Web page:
The Trickle From the Pipe

I spent many years managing engineering projects.  It was satisfying work, because the people doing it are very dedicated, they have a culture of finding the best solution, and they get satisfaction from seeing their creations go into the world and be useful (and profitable).

When I began to consult for managers who were counting on IT to provide functions and capabilities to enhance the business, I was shocked to find that IT was regarded as an alien land (full of technologists who speak a different language), and as an untrustworthy department (because of many late or failed projects).

I began to visualize development of IT-based capabilities as being a water pipe, with a Niagara Falls of effort on the input side (IT doing development), and just a trickle of useful results coming out on the business side.  So I set out to discover what was blocking the pipe – or diverting the flow to somewhere else.

While consulting for an insurance company client, found some answers.  Here are some ways the flow of IT is diverted or blocked, and some ways of correcting them:

1. Emergencies pre-empt everything.  The same people are responsible for creating new capabilities and for dealing with crises.  So whenever there is a crisis, all work on the new capabilities stops.

Key projects must have committed resources.  While it’s good to make IT developers responsible for problems in their programs, it is crazy to pull the best people off of all projects to address urgent problems.  Instead, there should be a stable of top trouble-shooters available on short notice.  These people should not be committed to development projects.

2. The project is delivered, but it’s the wrong thing.  When Business and IT don’t speak the same language and don’t plan strategy together, projects can be chartered and completed without knowing what is actually needed for the business.  The result is often a functioning program that doesn’t do what the business needs.

Business and IT must collaborate in strategy and planning.  While they are planning, it helps to have someone who speaks both languages present.  Business and IT also benefit from learning about the other side’s interests and measures of success.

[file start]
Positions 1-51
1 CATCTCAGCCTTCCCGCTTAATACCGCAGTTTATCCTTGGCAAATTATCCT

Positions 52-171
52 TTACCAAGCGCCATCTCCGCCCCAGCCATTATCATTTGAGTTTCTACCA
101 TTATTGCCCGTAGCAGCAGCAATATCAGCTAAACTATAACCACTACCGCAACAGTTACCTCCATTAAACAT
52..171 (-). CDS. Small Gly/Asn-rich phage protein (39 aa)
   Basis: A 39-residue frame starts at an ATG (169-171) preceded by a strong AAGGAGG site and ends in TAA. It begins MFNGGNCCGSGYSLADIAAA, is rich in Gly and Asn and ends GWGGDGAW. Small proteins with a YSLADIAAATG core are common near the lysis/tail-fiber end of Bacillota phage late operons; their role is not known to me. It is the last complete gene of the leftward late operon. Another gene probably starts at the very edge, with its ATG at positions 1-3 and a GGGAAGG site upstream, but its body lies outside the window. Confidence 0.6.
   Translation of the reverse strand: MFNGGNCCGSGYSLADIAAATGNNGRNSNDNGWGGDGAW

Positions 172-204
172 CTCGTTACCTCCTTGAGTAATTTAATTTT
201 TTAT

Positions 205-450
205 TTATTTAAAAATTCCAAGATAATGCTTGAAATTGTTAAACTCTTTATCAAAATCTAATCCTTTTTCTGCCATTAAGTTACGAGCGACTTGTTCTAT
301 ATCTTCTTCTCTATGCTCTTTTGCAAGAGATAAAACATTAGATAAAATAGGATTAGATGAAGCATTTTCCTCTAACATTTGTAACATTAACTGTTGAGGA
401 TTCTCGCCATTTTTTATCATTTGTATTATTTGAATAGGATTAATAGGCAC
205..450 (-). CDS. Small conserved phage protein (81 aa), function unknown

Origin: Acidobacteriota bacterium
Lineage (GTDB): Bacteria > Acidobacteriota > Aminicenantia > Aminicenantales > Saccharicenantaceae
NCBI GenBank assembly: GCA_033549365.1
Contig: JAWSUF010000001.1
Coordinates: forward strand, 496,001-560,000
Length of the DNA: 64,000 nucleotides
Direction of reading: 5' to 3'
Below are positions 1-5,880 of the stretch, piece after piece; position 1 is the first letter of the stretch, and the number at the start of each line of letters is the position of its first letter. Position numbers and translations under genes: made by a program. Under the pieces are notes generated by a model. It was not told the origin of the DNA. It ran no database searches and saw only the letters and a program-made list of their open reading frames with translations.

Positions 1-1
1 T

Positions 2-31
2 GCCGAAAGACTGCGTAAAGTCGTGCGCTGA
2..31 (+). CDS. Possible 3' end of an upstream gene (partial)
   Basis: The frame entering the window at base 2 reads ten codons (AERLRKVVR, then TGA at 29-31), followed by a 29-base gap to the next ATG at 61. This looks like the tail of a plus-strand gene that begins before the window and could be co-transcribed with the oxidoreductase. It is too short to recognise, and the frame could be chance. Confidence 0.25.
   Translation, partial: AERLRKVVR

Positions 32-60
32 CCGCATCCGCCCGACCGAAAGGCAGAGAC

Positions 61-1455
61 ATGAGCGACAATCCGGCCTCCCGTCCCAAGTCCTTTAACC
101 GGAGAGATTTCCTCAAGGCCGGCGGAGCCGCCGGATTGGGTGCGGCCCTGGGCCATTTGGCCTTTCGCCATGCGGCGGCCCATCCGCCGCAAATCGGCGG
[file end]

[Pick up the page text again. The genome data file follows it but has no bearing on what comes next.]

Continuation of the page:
3. Both IT and Operations collude to treat IT development as if it were the same as call-center operations, for example.  But software development is Engineering, not Operations.  So the best software designers leave the organization, and IT projects are implemented by second-tier people who are neither as efficient or as capable as the top-level people.

Software engineering should be recognized as professional work needing the best people you can hire.  Then the physical and management environment needs to be maintained for this professional work.  If you can’t provide such an environment in IT, then the work should be outsourced.  It’s better, however, to have it close to the home office.

With the rapid evolution of IT, it’s easy to get caught up in the rush of new technologies and not pay attention to the core management issues that are wasting a lot of IT effort.  But by correctly managing IT projects and the business-IT interface, you can have more resources available to pursue the latest needs.


If you find these ideas useful, you may be interested to read an article I’ve written, titled, Nine Mistakes That Get in the Way of IT-based Business Excellence.  To receive a complimentary copy and to sign up for a twice-monthly e-zine on this topic, please go to



John Levy works with Finance and Operations executives who are sponsors for new IT-based business capabilities.  He helps them to succeed with their projects and to transform their relationship with IT.


Getting business value from every dollar spent in IT is not easy.  You need a guide who is knowledgeable about technology and also speaks the language of business.  John specializes in rapidly getting IT to align with business strategy and to contribute efficiently to the success of the enterprise.


John has been consulting in industry for over 20 years.  His book on management for technology executives, Get Out of the Way, was published in May 2010.


For more information, please visit ,
email him at , or call 415 663-1818.


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About John Levy

John Levy, Ph.D. is an expert in computers, software and storage who is available for consulting in patent litigation.

For more information, email him at, or call 415 269-4096.
And check out John's profile on LinkedIn!